Science Fiction

Lovelace½ #6

This entry is part 6 of 15 in the series Lovelace½

As I stated on Wednesday, I ran into some trouble on Wednesday — and unfortunately there was more than a little crap that came up, which meant some necessary revisions to Lovelace 1/2 part 6 couldn’t get finished until late on Thursday. So, this is going to be our Friday post this week. It means putting Trey off for another week, but I’m actually okay with that, since that’ll sync both stories. This is assuming I don’t decide to post Trey on Monday instead, or do something even more insane.

Either way, here’s Lovelace 1/2 #6. Hope it was worth the wait!

Andi stared at the young interloper into her dream. “The queen.”

Tatum smiled. “That’s what I’m told.”

“Of what, exactly? Dreaming? Because I’m sorry, but that’s absurd. It’s like being named Director of Blinking or Commissioner of Farts. It’s a bodily function everyone does.”

Far from being offended, Tatum giggled. “Don’t say that around my sister. She’ll want to know if the Duchy of Farts is available. The kingdom’s Adlucinatia — it’s off in that direction.” She gestured casually in what looked like no particular direction. “People dream out in the Penumbra. It’s no man’s land. Of course I can’t be the queen of dreaming. Everybody dreams, and not just humans. Can you imagine trying to rule over cats dreaming? Trust me. I’ve seen cats dream. It’s a losing proposition.”

Andi opened her mouth, and then shook her head. “Who are you?”

Tatum laughed. “Tatum Parrish.” She held her hand back out, even though Andi didn’t shake it the last time. “Her gracious Regina Somnia, Tatum the Capital I, Queen of Adlucinatia, insert triumphals here.”

Andi kept staring.

“Bowing is strictly unnecessary, but if you don’t shake my hand soon my arm will get sore, and that’ll make me cranky, and a cranky queen’s just one step away from exploiting the serfs and declaring wars.”

Andi sighed and shook the girl’s hand. “Cross.”

“Huh? Your name’s Cross? Did your parents want you to be a country singer?”

“No. You said you’d become a ‘cranky’ queen. Queens don’t become cranky. They become cross. I’m Andi Gannett-Moore. I’d say its nice to meet you but I think you’re trespassing in my dreams, and to be blunt that makes me a little scared and pissed off.”

Tatum laughed again. “More pissed off than scared, though, huh?”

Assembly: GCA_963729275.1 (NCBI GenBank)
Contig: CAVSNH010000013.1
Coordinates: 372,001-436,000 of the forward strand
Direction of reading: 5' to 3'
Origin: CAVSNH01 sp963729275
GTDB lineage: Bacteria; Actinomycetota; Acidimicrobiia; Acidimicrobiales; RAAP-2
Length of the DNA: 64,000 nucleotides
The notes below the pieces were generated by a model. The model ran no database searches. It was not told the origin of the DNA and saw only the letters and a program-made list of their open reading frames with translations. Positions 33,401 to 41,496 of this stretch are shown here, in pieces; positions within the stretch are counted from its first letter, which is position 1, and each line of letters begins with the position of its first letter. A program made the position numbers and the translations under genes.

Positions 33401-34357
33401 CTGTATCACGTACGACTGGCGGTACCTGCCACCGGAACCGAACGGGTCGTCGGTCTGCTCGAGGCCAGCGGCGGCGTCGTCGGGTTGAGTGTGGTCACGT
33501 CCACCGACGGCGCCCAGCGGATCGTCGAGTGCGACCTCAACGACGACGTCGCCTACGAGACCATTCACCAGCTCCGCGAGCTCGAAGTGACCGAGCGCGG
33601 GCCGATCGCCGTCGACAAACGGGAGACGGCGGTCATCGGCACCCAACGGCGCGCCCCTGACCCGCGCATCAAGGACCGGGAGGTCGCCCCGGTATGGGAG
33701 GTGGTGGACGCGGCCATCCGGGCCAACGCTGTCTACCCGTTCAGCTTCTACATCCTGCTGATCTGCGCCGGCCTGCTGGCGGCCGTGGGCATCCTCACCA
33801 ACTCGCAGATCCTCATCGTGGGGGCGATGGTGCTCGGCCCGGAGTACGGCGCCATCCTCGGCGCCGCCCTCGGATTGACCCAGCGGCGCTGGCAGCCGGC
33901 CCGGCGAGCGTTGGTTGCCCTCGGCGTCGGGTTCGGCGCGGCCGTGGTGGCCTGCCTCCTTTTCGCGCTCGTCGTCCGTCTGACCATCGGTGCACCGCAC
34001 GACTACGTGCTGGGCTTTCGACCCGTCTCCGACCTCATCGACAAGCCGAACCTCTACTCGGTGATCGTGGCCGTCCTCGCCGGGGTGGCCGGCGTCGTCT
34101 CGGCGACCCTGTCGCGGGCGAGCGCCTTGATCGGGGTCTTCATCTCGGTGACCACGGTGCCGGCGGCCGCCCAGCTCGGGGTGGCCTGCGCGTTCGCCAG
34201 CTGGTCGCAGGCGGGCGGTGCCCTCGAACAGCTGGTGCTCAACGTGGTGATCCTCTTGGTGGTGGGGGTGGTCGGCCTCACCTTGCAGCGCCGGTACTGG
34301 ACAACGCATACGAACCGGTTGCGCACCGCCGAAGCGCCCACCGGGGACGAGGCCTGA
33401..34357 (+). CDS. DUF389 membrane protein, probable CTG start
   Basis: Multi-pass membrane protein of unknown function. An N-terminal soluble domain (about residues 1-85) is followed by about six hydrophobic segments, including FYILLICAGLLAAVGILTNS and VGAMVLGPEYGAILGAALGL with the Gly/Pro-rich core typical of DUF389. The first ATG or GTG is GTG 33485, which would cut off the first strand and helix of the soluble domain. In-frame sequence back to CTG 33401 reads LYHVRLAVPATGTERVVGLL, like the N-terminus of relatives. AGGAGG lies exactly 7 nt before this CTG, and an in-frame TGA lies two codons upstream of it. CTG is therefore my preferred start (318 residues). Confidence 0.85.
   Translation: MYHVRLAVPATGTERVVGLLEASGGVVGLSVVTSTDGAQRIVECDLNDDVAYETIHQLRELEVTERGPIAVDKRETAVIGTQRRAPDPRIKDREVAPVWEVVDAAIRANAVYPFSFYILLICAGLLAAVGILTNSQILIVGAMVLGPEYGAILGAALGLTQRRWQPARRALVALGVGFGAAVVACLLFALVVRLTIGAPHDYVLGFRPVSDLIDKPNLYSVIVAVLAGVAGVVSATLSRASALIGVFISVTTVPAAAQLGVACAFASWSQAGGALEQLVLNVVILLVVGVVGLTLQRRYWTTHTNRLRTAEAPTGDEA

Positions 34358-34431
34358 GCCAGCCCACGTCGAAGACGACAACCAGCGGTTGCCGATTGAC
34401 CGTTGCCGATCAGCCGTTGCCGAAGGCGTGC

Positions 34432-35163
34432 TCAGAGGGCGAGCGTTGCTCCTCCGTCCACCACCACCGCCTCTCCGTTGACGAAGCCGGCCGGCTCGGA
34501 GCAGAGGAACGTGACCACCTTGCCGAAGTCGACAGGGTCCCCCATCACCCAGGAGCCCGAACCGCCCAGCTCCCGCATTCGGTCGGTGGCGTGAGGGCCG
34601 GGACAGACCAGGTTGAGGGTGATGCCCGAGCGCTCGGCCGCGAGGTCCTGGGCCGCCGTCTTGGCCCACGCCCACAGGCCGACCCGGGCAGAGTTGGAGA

“Well… yes. And no. I was terrified.” Which was true. She had been horrified at the thought that the very sanctity of her sleep had been invaded, once she’d divined that this ‘Queen Tatum’ was real. An actual human being — awake or asleep — inside… well, Andi’s head….

It was alien. Unreal. Up until now, all of these… things had still seemed oddly normal. Andi didn’t feel any differently now that she was upped in the brainpower department. But this?


“So what changed?” Tatum was asking.

Andi frowned, looking at Tatum. The girl was fourteen or fifteen. She didn’t look imposing or imperial or nightmarish. If anything, she looked less imposing than half the girls on Andi’s Lacrosse team. “Well… I got over it. Honestly… you’re not that scary.”

“I know! Even when I’m working in pure nightmare, I just look silly.” She grinned. “And for the record, I’m only technically trespassing. There’s no actual doorbell or knocker or that kind of thing on the border of a human’s dreams — pretty much the only way to ask to come in is to actually come in and announce your presence. Rude? Maybe, but what choice do I have? And when I got in I was frankly a little blown away at all…” she gestured around herself. “this. It’s amazing. I’ve never seen anything like it. But as soon as I shook that off I spoke up.” She shrugged. “If you want, I’ll leave.”

Andi frowned. “I… no, you don’t have to leave. Not yet anyway.” She looked around herself. “There’s too much I don’t understand about what’s going on.”

“Oh — well, I think your intuition was right. You’re seeing your mind’s dream-process exposed, rather than experiencing it from the inside.”

“No, that’s not what I mean.” Andi turned to look at her. “You’re… real. I mean… you’re like I am. You can do things normal people can’t.”

“Heh — that’s putting it lightly.” Tatum drifted off the ground, almost relaxing in the air. Dream logic, dream rules, and the girl was clearly used to them. “And until now. you’d never met anyone like that. Well, not counting yourself.”

“That’s right.” Andi took a breath. “How do you know I’ve got enhanced abilities too?”

Tatum shrugged. “Like I said — this isn’t a normal dream. That’s a red flag.”

Andi nodded. “But you’re not shocked that I exist.”

“Well… no, of course not. Should I be? I don’t mean to be rude.”

Andi frowned. “You turn everything into a joke, don’t you.”

“If I possibly can? Yes.”